A Japanese journalist freed from captivity in Syria said he is happy to be going home after living in "hell" for more than three years, but is worried about how he will catch up with a changed world.

Kidnapped in 2015 by al-Qaida's branch in Syria, Jumpei Yasuda was expected to return home Thursday after he was released and taken to Turkey this week.

"I'm so happy to be free," he told Japan's NHK television on a flight from Antakya in southern Turkey to Istanbul. "But I'm a bit worried about what will happen to me or what I should do from now on."

Yasuda said he felt as if he'd fallen behind the rest of the world and was uncertain how to catch up.

Yasuda described his 40 months in captivity as "hell" both physically and mentally. He was kept in a tiny cell and tortured. There was a time when he was not allowed to bathe for eight months.

"Day after day, I thought 'Oh I couldn't go home again,' and the thought takes over my head and gradually made it difficult for me to control myself," he said.

Yasuda was kidnapped by the group known at the time as Nusra Front. A war monitoring group said he was most recently held by a Syrian commander with the Turkistan Islamic Party, which mostly comprises Chinese jihadis in Syria.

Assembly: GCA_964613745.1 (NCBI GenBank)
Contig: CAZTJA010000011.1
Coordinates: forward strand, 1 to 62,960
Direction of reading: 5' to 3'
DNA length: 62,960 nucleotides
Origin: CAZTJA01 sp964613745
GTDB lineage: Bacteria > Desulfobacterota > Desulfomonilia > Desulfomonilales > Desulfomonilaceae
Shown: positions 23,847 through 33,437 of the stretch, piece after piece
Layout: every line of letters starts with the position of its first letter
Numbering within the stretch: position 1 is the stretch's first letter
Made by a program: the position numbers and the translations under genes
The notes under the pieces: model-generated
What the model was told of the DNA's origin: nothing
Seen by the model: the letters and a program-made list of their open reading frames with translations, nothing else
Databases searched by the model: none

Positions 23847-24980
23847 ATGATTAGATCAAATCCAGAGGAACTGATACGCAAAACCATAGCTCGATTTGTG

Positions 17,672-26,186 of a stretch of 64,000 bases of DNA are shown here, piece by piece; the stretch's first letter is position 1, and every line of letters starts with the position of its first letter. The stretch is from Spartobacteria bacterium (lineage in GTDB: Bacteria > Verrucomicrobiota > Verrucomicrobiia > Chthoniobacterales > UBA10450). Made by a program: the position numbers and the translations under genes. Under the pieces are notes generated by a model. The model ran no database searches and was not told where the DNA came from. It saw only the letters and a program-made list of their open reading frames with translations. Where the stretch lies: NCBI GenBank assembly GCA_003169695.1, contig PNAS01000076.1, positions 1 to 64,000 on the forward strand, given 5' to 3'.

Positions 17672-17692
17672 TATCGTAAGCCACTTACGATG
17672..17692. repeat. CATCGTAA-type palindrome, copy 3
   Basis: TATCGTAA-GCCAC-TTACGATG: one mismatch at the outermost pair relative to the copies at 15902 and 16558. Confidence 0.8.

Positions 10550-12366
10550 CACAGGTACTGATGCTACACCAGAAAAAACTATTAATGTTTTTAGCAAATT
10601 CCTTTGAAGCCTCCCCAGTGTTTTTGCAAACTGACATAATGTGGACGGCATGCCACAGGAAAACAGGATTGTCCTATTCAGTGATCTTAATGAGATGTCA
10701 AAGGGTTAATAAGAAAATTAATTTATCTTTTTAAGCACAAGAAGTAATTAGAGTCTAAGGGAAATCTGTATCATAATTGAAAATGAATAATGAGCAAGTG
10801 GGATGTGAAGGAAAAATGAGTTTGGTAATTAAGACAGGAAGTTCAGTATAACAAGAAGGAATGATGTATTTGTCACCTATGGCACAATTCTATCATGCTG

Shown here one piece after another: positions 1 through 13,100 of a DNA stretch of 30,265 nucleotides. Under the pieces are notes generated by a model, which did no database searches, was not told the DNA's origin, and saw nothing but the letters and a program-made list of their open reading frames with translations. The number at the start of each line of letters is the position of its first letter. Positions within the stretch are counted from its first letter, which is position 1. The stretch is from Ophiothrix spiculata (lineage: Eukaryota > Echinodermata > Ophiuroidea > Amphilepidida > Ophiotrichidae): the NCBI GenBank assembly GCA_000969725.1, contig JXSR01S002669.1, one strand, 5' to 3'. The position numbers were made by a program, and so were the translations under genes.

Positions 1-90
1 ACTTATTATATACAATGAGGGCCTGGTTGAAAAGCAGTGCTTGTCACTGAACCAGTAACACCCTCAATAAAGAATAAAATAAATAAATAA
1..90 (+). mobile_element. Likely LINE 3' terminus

Yasuda said he believed he had been moved around a few times during his captivity but had stayed in Syria's northwestern province of Idlib, where firebombing was rare.

"I was living in endless fear that I may never get out of it or could even be killed," Yasuda told another Japanese broadcaster, TBS.

His release Tuesday came suddenly as his captors drove him to the border with Turkey and dropped him off and handed over to the Turkish authorities, he said.

Japanese officials say Qatar and Turkey helped in the effort for Yasuda's release, though their exact roles were not known.

A respected journalist who started his career at a local newspaper, Yasuda started reporting on the Middle East in early 2000s. He was taken hostage in Iraq in 2004 with three other Japanese, but was freed after Islamic clerics negotiated his release.

His last work in Syria involved reporting on his friend Kenji Goto, a Japanese journalist who was taken hostage and killed by the Islamic State group.

Syria has been one of the most dangerous places for journalists since the conflict there began in March 2011, with dozens killed or kidnapped.

Several journalists are still missing in Syria and their fates are unknown.


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